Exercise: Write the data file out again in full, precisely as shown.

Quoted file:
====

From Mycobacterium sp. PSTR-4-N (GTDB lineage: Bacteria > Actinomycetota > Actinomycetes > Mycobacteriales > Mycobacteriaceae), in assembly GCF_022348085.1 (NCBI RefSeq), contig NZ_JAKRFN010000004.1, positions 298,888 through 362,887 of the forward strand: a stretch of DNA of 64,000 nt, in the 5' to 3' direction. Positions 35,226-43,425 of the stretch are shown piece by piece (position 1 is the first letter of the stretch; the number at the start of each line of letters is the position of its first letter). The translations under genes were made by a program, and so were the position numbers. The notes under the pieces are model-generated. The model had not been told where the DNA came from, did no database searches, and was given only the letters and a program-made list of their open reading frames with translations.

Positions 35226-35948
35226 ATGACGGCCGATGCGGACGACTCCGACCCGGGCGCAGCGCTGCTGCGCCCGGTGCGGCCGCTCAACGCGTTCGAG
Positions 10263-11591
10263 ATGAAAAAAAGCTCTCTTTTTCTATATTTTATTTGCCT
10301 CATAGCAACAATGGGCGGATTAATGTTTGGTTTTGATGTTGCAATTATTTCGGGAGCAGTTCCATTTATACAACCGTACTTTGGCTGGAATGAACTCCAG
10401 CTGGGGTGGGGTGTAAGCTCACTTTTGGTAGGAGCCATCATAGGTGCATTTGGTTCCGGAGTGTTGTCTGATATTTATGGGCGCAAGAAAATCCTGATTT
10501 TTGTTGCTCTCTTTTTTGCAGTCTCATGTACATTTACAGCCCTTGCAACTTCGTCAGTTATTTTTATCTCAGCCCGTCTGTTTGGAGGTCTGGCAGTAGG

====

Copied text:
From Mycobacterium sp. PSTR-4-N (GTDB lineage: Bacteria > Actinomycetota > Actinomycetes > Mycobacteriales > Mycobacteriaceae), in assembly GCF_022348085.1 (NCBI RefSeq), contig NZ_JAKRFN010000004.1, positions 298,888 through 362,887 of the forward strand: a stretch of DNA of 64,000 nt, in the 5' to 3' direction. Positions 35,226-43,425 of the stretch are shown piece by piece (position 1 is the first letter of the stretch; the number at the start of each line of letters is the position of its first letter). The translations under genes were made by a program, and so were the position numbers. The notes under the pieces are model-generated. The model had not been told where the DNA came from, did no database searches, and was given only the letters and a program-made list of their open reading frames with translations.

Positions 35226-35948
35226 ATGACGGCCGATGCGGACGACTCCGACCCGGGCGCAGCGCTGCTGCGCCCGGTGCGGCCGCTCAACGCGTTCGAG
Positions 10263-11591
10263 ATGAAAAAAAGCTCTCTTTTTCTATATTTTATTTGCCT
10301 CATAGCAACAATGGGCGGATTAATGTTTGGTTTTGATGTTGCAATTATTTCGGGAGCAGTTCCATTTATACAACCGTACTTTGGCTGGAATGAACTCCAG
10401 CTGGGGTGGGGTGTAAGCTCACTTTTGGTAGGAGCCATCATAGGTGCATTTGGTTCCGGAGTGTTGTCTGATATTTATGGGCGCAAGAAAATCCTGATTT
10501 TTGTTGCTCTCTTTTTTGCAGTCTCATGTACATTTACAGCCCTTGCAACTTCGTCAGTTATTTTTATCTCAGCCCGTCTGTTTGGAGGTCTGGCAGTAGG